(This is the 2nd in a series on Open Theism)
The Curse of Open Theism
Genuine human freedom would be a morally neutral will. I could freely choose from any number of options without any outside interference. That identical set of circumstances may produce any number of choices.
I say genuine human freedom is a myth because they fail to account for, or minimize, depravity and its effects on human freedom. They ignore the Bible’s assessment that we are slaves to sin and enemies of God. God’s Word declares that we do not possess genuine human freedom. Their theological system is built to protect a philosophical idea we do not find in Scripture.
Jonathan Edwards called the will “the mind choosing”. We choose, freely, according to our character. Unfortunately, we are sinners. We make our choices on the basis of our impure motives, desires and longings. We are not morally neutral!
However, this assumption of genuine human freedom affects how Open Theists interpret some key Bible passages. In Genesis 28 they believe that God actually learned that Abraham feared Him. They use a “face value” model of interpretation. They claim God had to learn this piece of information about Abraham by testing him. This despite the fact they still claim God has full knowledge of the past and present. If God has full knowledge of the present, He would have known that Abraham feared Him. If we have genuine human freedom, this test is irrelevant. God cannot base any of His future actions on Abraham’s fear and faithfulness because God does not know if Abraham will continue to fear God and be faithful in the future. Tested again, Abraham could choose differently.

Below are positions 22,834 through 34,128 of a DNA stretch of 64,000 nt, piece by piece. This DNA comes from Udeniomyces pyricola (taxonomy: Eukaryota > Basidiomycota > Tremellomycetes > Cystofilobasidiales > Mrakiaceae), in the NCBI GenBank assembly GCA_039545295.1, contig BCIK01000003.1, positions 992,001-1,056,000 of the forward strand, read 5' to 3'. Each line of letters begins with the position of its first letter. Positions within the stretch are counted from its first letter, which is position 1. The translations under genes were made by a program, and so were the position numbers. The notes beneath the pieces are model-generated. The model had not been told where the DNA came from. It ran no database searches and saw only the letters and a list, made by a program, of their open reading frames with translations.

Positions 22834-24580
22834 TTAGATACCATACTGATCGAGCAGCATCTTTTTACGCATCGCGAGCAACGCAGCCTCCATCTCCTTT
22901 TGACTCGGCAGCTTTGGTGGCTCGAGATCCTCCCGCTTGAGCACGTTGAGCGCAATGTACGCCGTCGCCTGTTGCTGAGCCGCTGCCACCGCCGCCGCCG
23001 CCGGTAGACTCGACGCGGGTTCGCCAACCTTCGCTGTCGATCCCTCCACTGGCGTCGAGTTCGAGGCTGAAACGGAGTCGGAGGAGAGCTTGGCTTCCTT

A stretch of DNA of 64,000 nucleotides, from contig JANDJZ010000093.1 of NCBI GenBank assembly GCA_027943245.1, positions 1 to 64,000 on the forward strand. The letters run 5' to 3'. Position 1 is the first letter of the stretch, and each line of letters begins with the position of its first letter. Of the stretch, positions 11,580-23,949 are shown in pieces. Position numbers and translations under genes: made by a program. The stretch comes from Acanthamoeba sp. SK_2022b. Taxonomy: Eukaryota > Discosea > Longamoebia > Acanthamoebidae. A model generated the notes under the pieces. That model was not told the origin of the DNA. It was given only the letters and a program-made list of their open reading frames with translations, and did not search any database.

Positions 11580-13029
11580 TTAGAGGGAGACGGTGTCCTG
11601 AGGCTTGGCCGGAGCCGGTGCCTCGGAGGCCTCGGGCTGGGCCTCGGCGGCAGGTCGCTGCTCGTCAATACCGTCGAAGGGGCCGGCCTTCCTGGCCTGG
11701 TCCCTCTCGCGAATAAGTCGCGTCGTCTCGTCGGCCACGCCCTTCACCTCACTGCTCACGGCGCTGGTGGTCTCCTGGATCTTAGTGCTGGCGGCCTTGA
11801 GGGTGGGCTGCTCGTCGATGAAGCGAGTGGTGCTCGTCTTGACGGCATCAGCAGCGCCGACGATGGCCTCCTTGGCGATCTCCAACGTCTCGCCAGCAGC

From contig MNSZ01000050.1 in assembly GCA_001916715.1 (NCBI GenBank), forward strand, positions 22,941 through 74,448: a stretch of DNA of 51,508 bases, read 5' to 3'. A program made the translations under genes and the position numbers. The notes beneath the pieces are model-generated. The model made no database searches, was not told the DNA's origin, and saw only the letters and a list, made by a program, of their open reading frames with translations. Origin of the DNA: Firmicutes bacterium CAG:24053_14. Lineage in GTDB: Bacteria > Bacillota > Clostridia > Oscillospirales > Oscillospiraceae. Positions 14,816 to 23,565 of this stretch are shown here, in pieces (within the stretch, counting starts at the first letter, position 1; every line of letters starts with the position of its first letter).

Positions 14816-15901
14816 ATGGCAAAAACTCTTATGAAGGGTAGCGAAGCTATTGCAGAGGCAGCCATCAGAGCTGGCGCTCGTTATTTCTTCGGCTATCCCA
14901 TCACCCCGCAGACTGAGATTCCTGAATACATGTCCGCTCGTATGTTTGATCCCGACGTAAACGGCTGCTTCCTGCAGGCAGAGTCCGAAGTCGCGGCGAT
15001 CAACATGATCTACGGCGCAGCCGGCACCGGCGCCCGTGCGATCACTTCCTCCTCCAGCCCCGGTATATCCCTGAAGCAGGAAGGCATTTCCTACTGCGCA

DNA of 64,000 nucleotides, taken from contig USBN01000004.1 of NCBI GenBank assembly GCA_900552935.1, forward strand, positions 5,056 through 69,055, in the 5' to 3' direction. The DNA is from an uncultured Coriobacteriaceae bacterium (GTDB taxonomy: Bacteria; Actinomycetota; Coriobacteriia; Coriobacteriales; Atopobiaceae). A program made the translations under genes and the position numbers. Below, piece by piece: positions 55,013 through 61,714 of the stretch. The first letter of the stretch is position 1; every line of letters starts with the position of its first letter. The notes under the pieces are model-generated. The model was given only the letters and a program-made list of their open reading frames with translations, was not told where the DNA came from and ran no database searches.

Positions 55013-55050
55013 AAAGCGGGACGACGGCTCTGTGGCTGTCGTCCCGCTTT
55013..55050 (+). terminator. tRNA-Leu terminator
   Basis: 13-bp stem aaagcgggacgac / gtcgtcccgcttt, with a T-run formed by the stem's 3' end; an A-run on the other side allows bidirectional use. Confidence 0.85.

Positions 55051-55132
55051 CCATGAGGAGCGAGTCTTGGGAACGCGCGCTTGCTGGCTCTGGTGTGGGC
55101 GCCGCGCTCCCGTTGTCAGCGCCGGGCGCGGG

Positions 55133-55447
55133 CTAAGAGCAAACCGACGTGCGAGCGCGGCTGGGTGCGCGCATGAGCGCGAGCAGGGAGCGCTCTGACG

In his book God’s Lesser Glory, Bruce Ware does an excellent job examining these and other passages related to this discussion. He shows that a “face value” method of interpretation would strip God of His present and past knowledge (He had to see if Sodom and Gemorrah were really that bad). It would also mean that God is not present everywhere at every moment (He had to go to Sodom and Gemorrah!). They fail to test their interpretation of these passages against the clear teaching of Scripture elsewhere. We do this because God cannot lie. As a result, Scripture will not contradict itself. The clear passages illumine the unclear passages.
So, part of the curse of Open Theism is that it is a slippery slope whereby God’s glory continues to decrease. The same method of interpretation that robs us of God’s knowledge of the future robs us of other attributes of God. We end up with a god more like ourselves, and less like the Savior, Redeemer and Defender we need. They give us a god who could not know the Fall would happen, Jesus would die on the cross, Peter would deny Jesus three times (how’d he even know Peter would be questioned three times), that Hezekiah would live 15 more years (that is a whole lot of possible accidents, injuries, illnesses and possible assassination attempts), much less that you would exist in order to be adopted in Christ. The Bible, and our faith, begins to unravel.
Bruce Ware also does an excellent job building the biblical case for God’s foreknowledge (in the Calvinistic sense). In Isaiah 40-48, God declares that what separates Him for the numerous idols the people worshipped is the fact that He does declare the future. He points to past prophecies that have come true. He points to past prophecies that are about to come true. He is specific about many of those. In order for God to bring His purpose to completion, He must know and control the choices of a vast number of volitional beings. The mystery is how He can do this “without violating the will of the creature” as the Westminster Confession of Faith asserts. The claims of Open Theism that God does not know the future do not stand up to the teaching of Scripture.